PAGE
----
My father attended university on the G.I. Bill, met my mother, married and began his career as a junior high school teacher in science and physical education.

I had many siblings. Each of us was a favored child. We were involved in many, many enriching activities during our early years. We were encouraged to participate, excel and grow spiritually, physically, and intellectually. One brother was a state champion in running and skiing; another brother an excellent sportsman in different areas, and one sister on the school diving team. Our interests were respected; one sister was a mountain climber; another a nurse, and two sisters became nuns.

We had no T.V., but my father was a ham radio operator and developed his own photos. Father borrowed a school movie projector once a month, and checked out movies from the library for our Family Film Club. We watched many quite different and memorable movies, viewed on a bedsheet affixed to the wall.

We rode to school with Father every morning if we rose early enough as he took turns carpooling with another teacher. We got to ride home on the school bus. I still remember songs on the bus led by the kids on the back of the bus. Little kids sat in the front. I even still remember school bus drivers, gruff Mr. Ramsey and Mrs. Kamholtz. We knew the school custodian Mr. Bergstrom and his wife. They were important people in the school, as much as the principal, secretary, teachers, and school nurse.

When we arrived to school early we could help shelve library books (or read them), draw pictures on the chalkboard, and even (carefully) use science equipment. I was fascinated with the brass scale and weighed items over and over.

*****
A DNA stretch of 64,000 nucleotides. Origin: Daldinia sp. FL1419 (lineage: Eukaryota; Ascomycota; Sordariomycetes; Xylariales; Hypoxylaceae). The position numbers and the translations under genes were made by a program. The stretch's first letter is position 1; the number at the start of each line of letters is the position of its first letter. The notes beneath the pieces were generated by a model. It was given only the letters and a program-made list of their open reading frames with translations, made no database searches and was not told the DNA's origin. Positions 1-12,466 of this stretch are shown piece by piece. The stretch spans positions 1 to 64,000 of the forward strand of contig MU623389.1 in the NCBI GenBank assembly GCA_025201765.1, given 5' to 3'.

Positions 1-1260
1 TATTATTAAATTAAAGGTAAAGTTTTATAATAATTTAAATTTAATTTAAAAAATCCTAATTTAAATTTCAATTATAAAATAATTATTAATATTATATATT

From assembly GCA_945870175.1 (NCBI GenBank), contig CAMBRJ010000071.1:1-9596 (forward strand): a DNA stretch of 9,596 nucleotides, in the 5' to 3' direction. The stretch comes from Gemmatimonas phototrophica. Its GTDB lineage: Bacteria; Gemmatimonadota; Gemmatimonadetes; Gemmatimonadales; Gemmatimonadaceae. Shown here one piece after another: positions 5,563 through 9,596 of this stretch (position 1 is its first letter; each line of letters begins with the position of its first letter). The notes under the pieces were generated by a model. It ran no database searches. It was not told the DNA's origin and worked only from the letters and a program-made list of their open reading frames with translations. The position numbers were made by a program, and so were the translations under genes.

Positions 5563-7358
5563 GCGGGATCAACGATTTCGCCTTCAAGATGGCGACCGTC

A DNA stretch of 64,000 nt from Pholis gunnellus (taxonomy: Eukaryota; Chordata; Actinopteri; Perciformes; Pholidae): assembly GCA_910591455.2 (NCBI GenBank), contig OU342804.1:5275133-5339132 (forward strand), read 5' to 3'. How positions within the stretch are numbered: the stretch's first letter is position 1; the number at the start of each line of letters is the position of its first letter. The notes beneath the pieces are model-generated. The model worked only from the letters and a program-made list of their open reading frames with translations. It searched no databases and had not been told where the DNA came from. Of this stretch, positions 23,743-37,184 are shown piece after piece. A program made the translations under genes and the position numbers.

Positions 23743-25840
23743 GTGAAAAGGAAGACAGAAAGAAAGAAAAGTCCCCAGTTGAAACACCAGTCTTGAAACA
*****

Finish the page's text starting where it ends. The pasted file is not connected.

In my foreign husband's childhood, school was a childhood and community-bonding activity. Children learned to care for each other and their learning environment. Music learning was an important aspect along with exercise and social skills. My husband's music appreciation and abilities forged in school, still carry to this day nearly 55 years ago, as he did not study music after.

I tried to bring my childhood excitement to the experiences of my children in public school with daily involvement and encouragement. They were taught to read, write and understand music early on when interested. When my first child was little I walked to school with him. We made regular trips to the public library for all books on any fascinating topic discussed, often ones developed on morning jaunts.

It was not an easy path. A lot of work was involved. We did not focus our lives on what we did not have and gaining a tangible possession, but measured worth in what was achieved. We slept restfully at night!

At about 9th grade, temperamental changes in teens was a major factor in a change of attitude by my children (and myself). School was no longer 'fun' nor 'interesting'; more of a hard-scrabble competition among our peers, although we all continued to gain in knowledge and experience.

Many parents find themselves alienated from public school when they do not take an active role in ensuring and quantifying the educational resources of their children. I remember many times my father would remark that it was not right that a public school was expected to perform parenting functions in society. I heard many people admired my father as a teacher, and when I visited my brother and sister-in-law, both public school teachers, I felt proud to hear of their regard in the same respectful and appreciative tones as my father.

Anonymous said...

i really think that all schools (from K-12) would benefit from a "university" approach to learning. what i mean by that is at uni, you have, say, english for 2 hrs 3 times a week (or 2.5 hrs 2 times a week) and, at least in my case, the prof was able to keep things interesting enough and talk about different things that related to the lesson he was trying to teach, that no one was bored. maybe this wont work for young ones, but as the current system isn't that great, it may be time to try.